(Reuters) - If you represent plaintiffs in civil rights or social justice cases, Justice Anthony Kennedy’s retirement announcement on Wednesday was a seismic event. As my Reuters colleague Lawrence Hurley wrote yesterday, Justice Kennedy’s signature gay and abortion rights decisions will be back in play if the Senate confirms a reliably conservative nominee without Kennedy’s maverick streak.
If you represent businesses, according to seven Supreme Court lawyers I talked to or corresponded with on Thursday, Justice Kennedy’s departure isn’t likely to prompt similar strategic consternation. Justice Kennedy was a solid supporter of businesses on key issues like arbitration and restricting class actions, they said. Any successor on President Trump’s announced list of candidates will be the same.
So businesses, according to these lawyers, don’t have to worry about whether or not to ask the Supreme Court to take their cases in light of Justice Kennedy’s retirement. Their clients’ calculations are more or less the same.
“If you go back to when Judge (Merrick) Garland was nominated, there was a lot of discussion in the business community about whether it made sense to hold off on bringing cases to the Supreme Court,” said Gregory Garre of Latham & Watkins. “Whoever the nominee is this time, that’s not going to be the case.”
The Supreme Court lawyers did highlight a couple issues for businesses to watch as the court’s composition changes for the second time since Justice Antonin Scalia’s death in 2016: federal pre-emption of state law and punitive damages. Justice Clarence Thomas, ordinarily a staunch conservative, is a states-rights stalwart who frowns on federal pre-emption in such varied contexts as personal injury litigation and state-court arbitration. If President Trump’s next Supreme Court candidate is also a states-first federalist, said Carter Phillips of Sidley Austin, pre-emption could be “a huge issue.” In fact, the Supreme Court on Thursday granted review in a pre-emption case, Merck v. Albrecht, which presents the question of the FDA’s rejection of a proposed pharmaceutical warning label pre-empts state-law failure-to-warn claims.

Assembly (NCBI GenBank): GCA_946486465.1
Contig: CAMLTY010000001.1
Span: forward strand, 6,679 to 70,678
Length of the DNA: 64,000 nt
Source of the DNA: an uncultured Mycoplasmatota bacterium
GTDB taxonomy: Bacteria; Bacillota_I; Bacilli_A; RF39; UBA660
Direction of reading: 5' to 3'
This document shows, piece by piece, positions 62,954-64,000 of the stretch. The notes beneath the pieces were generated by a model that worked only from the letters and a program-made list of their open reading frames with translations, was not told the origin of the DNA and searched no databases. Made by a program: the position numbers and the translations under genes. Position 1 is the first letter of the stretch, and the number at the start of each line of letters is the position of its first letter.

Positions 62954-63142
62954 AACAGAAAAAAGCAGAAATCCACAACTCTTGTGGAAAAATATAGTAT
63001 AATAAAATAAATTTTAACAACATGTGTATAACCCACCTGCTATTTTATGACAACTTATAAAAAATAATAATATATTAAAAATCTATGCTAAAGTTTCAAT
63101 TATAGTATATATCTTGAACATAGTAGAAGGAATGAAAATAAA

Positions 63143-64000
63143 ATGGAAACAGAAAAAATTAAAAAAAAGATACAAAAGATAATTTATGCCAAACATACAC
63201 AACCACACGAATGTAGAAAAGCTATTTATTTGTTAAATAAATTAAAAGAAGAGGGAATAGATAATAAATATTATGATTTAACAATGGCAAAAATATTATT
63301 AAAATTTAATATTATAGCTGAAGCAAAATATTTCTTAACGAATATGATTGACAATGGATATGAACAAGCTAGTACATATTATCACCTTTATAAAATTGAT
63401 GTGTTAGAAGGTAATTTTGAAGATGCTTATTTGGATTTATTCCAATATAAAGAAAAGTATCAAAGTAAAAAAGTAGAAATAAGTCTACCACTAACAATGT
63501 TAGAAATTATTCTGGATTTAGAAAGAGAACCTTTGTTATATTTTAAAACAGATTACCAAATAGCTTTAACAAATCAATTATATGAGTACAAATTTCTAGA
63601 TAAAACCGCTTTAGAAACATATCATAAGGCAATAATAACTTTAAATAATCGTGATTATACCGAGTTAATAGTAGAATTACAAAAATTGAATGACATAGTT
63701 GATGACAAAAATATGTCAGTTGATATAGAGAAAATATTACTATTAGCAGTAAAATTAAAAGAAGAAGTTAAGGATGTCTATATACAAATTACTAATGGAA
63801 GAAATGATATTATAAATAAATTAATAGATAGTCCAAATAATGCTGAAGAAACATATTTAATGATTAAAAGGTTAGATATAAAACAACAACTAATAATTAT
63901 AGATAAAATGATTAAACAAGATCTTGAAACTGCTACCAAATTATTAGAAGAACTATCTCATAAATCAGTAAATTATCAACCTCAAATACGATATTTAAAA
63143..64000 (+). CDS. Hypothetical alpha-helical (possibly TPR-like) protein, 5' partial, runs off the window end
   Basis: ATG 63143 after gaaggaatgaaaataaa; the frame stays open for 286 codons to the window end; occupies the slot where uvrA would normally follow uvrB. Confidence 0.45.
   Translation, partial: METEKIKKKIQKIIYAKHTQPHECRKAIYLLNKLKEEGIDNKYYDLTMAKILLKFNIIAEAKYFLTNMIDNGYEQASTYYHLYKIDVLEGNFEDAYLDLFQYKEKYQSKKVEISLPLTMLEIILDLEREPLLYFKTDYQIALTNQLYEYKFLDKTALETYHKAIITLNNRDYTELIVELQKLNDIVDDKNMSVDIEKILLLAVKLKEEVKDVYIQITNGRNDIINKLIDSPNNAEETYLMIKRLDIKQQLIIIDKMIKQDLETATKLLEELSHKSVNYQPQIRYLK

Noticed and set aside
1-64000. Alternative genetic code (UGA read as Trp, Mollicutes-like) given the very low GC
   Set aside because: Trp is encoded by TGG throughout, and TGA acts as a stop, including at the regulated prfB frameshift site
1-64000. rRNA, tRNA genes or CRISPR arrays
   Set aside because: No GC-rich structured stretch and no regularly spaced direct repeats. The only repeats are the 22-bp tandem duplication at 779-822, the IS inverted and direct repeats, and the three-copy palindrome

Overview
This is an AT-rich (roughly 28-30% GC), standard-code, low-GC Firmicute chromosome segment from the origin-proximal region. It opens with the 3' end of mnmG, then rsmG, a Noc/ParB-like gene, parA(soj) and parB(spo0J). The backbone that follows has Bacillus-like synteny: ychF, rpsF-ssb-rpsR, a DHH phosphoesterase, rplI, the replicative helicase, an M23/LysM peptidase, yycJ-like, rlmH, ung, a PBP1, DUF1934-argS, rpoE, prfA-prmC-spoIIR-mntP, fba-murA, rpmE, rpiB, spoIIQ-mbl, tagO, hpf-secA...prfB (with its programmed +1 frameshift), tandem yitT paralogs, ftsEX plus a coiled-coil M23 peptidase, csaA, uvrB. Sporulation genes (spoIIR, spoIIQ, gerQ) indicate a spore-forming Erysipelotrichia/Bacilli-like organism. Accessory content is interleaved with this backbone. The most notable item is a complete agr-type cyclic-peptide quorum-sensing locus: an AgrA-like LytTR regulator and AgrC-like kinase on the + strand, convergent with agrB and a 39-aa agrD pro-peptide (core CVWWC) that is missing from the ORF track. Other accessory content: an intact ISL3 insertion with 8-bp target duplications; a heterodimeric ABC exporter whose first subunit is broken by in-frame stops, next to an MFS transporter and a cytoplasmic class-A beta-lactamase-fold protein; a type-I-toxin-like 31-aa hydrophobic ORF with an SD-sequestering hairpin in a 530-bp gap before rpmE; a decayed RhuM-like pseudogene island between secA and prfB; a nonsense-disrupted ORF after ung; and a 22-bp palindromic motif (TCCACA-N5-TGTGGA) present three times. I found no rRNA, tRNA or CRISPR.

Justice Thomas also bucked his usual conservative allies back in 2003, when an unusual coalition of justices restricted punitive damages in State Farm v. Campbell. All of the justices in the majority of that opinion are now gone from the court except for Justice Stephen Breyer. Justices Ruth Bader Ginsburg and Thomas both dissented. If a plaintiff can persuade two more justices to take up the issue again, Phillips said, “all bets are off….The Chamber of Commerce should not be jumping up and down and clapping their hands until we find out who on that list is selected.”
Strategy will come into play, Supreme Court lawyers said, in framing briefs and arguments for a court without Justice Kennedy. The lawyers I talked to said the trope of pitching arguments to an audience of one – Justice Kennedy acting as a swing vote – was always a bit of “overblown,” to borrow a word from Neal Katyal of Hogan Lovells, at least in business litigation. “Over-personalizing arguments can backfire,” said Shay Dvoretzky of Jones Day, who will be arguing the Merck pre-emption case. “Of course, you take into account what you know about individual justices’ approaches to the law and what they’ve said about particular issues. But that’s true for Justice Kennedy just as for other justices.”
But it’s also true, said Lisa Blatt of Arnold & Porter, Kannon Shanmugam of William & Connolly and Daniel Geyser of Geyser PC, that good Supreme Court advocates tailor arguments to convince their very small audience of justices. Kennedy’s departure changes the composition of the court. So will the arrival, presumably, of a new conservative justice to take his place.
After Justice Neil Gorsuch joined the Supreme Court in the spring of 2017, for instance, lawyers intensified arguments based on statutory texts and proposed ending long-standing precedent requiring the Supreme Court to defer to administrative agencies on statutory interpretation. They’ll make similar adjustments to the next new justice.
Of course, even business lawyers don’t handle care just about business cases. Katyal said in an email that he’s disappointed Kennedy won’t be on the court to hear a death penalty appeal. Phillips said he had been counting on the prospect of support from Justice Kennedy in a pro bono case brought on behalf of Detroit public school students whose schools he describes as little more than warehouses.
Phillips said he’s braced to lose in the trial court and at the 6th U.S. Circuit Court of Appeals. “My only hope was the Supreme Court but I can only count to four now,” he said.